October 29, 2018

Magna Carta caper thwarted

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We devote much time around here to talking about how democracy has been stolen at home and abroad. So it’s almost refreshing to read about it happening its most literal, Hollywood caper, form.

That’s just the tingle one gets from reading Gregory Katz’s report for AP that last Thursday a man was arrested on the suspicion that he was trying to steal one of four original Magna Cartas from Salisbury Cathedral.

For the social studies forgetters among us, let’s brush up on “The Great Charter”:

The document, granted by King John in 1215, established the principle that the king was subject to the law, rather than above it. It also stipulated that “no free man shall be seized or imprisoned … except by the lawful judgment of his equals or by the law of the land.”

It is a direct ancestor of our constitution, which we’ve lately thought of as being in something of a crisis.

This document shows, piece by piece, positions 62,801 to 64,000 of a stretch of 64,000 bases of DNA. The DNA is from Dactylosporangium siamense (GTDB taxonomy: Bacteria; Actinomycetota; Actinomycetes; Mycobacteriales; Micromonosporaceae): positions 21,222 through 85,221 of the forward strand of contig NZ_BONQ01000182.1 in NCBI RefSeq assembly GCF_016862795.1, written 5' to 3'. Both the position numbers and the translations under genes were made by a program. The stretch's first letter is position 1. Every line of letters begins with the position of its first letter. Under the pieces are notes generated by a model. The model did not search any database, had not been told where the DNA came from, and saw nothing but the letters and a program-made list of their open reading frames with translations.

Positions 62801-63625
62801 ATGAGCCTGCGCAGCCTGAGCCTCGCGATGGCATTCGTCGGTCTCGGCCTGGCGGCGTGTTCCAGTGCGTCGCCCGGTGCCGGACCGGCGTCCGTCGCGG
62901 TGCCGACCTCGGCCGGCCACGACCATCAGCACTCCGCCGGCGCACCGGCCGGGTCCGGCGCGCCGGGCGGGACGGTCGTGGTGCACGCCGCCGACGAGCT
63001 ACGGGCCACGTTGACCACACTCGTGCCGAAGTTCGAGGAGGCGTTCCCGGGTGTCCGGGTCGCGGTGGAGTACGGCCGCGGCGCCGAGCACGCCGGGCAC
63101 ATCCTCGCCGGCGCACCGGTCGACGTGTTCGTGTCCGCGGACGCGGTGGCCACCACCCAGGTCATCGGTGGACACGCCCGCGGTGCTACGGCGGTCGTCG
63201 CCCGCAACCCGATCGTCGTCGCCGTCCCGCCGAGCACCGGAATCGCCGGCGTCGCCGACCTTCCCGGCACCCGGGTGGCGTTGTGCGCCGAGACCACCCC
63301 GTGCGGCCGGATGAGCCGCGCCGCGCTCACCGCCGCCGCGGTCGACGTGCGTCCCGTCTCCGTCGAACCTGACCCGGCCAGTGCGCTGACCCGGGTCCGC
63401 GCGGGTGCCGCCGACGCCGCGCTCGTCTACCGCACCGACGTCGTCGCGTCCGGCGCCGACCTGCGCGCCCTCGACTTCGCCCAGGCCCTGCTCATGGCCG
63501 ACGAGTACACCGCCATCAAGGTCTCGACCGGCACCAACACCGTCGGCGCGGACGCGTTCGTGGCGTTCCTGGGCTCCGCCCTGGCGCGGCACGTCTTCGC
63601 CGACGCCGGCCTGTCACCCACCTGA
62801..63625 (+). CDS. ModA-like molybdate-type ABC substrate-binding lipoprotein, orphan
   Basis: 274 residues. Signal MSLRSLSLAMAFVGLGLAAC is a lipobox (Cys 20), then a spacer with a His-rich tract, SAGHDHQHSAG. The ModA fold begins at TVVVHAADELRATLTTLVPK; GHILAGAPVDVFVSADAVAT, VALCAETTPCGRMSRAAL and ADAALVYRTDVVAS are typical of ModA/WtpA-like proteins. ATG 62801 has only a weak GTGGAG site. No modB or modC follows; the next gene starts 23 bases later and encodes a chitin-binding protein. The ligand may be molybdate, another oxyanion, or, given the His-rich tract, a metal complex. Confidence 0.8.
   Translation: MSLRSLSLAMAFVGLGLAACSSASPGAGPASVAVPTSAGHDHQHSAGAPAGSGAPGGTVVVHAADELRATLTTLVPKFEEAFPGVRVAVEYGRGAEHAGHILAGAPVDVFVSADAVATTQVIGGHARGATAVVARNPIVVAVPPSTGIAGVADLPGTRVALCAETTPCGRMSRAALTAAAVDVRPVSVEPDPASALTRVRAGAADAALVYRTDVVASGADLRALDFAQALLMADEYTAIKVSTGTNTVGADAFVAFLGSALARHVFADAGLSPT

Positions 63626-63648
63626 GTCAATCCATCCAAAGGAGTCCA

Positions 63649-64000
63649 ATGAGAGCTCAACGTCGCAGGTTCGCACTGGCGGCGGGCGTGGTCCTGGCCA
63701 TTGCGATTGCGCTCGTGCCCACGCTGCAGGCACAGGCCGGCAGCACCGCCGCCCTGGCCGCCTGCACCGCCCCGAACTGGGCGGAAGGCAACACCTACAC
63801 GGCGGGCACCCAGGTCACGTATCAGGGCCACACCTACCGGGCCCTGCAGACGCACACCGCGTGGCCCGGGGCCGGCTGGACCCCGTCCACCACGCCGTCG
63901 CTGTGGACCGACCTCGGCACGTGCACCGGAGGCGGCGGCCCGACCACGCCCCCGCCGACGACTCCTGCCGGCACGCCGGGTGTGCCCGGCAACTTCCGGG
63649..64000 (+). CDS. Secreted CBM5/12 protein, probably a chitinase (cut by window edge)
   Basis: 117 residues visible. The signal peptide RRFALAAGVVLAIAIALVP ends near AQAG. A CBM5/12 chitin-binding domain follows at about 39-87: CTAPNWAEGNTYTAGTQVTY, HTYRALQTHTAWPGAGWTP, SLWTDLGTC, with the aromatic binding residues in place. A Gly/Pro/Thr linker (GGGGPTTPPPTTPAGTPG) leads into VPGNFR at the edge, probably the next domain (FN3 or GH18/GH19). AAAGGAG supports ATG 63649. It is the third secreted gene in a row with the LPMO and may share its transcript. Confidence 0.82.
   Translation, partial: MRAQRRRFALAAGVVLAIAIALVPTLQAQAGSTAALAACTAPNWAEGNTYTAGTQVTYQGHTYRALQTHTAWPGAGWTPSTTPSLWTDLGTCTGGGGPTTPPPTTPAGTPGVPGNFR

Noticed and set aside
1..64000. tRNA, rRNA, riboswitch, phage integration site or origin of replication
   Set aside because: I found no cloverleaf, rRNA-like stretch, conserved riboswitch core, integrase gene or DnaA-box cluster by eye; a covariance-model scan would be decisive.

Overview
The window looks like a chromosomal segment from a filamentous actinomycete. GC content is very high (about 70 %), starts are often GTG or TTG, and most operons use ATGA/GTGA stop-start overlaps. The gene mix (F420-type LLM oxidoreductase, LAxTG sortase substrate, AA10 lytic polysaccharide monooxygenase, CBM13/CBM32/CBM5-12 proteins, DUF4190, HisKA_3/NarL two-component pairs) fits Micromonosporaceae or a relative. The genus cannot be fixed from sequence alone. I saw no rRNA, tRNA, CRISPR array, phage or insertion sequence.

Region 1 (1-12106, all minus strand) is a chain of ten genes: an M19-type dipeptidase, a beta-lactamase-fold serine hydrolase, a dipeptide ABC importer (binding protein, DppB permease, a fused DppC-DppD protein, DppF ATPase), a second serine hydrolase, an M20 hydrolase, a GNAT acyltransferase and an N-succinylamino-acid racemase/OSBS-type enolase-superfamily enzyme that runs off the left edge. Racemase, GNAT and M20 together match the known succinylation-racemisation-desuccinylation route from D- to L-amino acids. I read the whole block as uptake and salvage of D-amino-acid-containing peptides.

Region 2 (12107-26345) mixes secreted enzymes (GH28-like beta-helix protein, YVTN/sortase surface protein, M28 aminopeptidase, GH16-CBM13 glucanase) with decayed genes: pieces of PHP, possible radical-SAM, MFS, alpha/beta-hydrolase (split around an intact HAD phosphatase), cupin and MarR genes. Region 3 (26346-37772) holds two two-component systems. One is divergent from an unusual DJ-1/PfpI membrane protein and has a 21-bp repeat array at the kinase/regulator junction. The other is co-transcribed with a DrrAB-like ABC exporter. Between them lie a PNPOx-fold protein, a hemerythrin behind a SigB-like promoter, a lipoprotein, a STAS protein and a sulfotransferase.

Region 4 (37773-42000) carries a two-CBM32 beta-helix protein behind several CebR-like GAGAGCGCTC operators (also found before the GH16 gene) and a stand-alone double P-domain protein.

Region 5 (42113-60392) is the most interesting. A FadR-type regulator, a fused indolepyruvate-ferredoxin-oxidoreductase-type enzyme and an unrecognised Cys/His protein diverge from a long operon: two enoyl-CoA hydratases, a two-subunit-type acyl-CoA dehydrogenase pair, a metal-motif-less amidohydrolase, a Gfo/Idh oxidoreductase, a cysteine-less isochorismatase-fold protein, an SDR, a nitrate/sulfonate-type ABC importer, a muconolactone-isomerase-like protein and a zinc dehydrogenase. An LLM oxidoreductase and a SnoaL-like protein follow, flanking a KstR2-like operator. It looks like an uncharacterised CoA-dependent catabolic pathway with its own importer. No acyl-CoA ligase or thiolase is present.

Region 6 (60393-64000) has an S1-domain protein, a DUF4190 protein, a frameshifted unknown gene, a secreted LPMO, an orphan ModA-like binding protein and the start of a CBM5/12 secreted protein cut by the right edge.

The suspect was able to break through one of the two glass coverings protecting the document. And he would’ve gotten away with it, too, if it wasn’t for those meddling . . . church staffers.

As Katz reports, “The 45-year-old suspect was arrested on suspicion of attempted theft, possession of a weapon and criminal damage, police said. He has not been identified or charged.”

No damage done to the document itself, but it will take a little breather out of view while its casing can be repaired or replaced.

 

 

 

Ryan Harrington is a senior editor at Melville House.

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